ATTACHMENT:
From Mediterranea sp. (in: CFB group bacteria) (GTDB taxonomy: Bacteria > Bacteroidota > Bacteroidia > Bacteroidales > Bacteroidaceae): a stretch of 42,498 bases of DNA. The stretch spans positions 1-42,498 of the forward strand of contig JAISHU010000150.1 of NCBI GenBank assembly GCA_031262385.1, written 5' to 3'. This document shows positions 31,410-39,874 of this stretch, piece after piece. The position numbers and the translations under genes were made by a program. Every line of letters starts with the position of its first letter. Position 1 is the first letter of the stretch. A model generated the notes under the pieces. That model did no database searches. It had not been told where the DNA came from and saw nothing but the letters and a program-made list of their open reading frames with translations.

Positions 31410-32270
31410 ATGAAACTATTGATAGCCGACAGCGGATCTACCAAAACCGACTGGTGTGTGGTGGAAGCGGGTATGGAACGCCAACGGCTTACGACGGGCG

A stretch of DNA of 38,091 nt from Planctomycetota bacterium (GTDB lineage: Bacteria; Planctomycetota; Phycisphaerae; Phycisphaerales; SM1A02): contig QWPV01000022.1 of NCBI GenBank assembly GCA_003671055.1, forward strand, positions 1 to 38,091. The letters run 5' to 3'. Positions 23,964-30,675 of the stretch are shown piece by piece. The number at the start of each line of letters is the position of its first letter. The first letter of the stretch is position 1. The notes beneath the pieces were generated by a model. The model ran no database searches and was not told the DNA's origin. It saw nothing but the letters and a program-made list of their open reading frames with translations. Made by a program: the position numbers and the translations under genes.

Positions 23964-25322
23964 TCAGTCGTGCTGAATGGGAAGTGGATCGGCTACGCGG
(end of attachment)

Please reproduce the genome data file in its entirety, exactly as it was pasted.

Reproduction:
From Mediterranea sp. (in: CFB group bacteria) (GTDB taxonomy: Bacteria > Bacteroidota > Bacteroidia > Bacteroidales > Bacteroidaceae): a stretch of 42,498 bases of DNA. The stretch spans positions 1-42,498 of the forward strand of contig JAISHU010000150.1 of NCBI GenBank assembly GCA_031262385.1, written 5' to 3'. This document shows positions 31,410-39,874 of this stretch, piece after piece. The position numbers and the translations under genes were made by a program. Every line of letters starts with the position of its first letter. Position 1 is the first letter of the stretch. A model generated the notes under the pieces. That model did no database searches. It had not been told where the DNA came from and saw nothing but the letters and a program-made list of their open reading frames with translations.

Positions 31410-32270
31410 ATGAAACTATTGATAGCCGACAGCGGATCTACCAAAACCGACTGGTGTGTGGTGGAAGCGGGTATGGAACGCCAACGGCTTACGACGGGCG

A stretch of DNA of 38,091 nt from Planctomycetota bacterium (GTDB lineage: Bacteria; Planctomycetota; Phycisphaerae; Phycisphaerales; SM1A02): contig QWPV01000022.1 of NCBI GenBank assembly GCA_003671055.1, forward strand, positions 1 to 38,091. The letters run 5' to 3'. Positions 23,964-30,675 of the stretch are shown piece by piece. The number at the start of each line of letters is the position of its first letter. The first letter of the stretch is position 1. The notes beneath the pieces were generated by a model. The model ran no database searches and was not told the DNA's origin. It saw nothing but the letters and a program-made list of their open reading frames with translations. Made by a program: the position numbers and the translations under genes.

Positions 23964-25322
23964 TCAGTCGTGCTGAATGGGAAGTGGATCGGCTACGCGG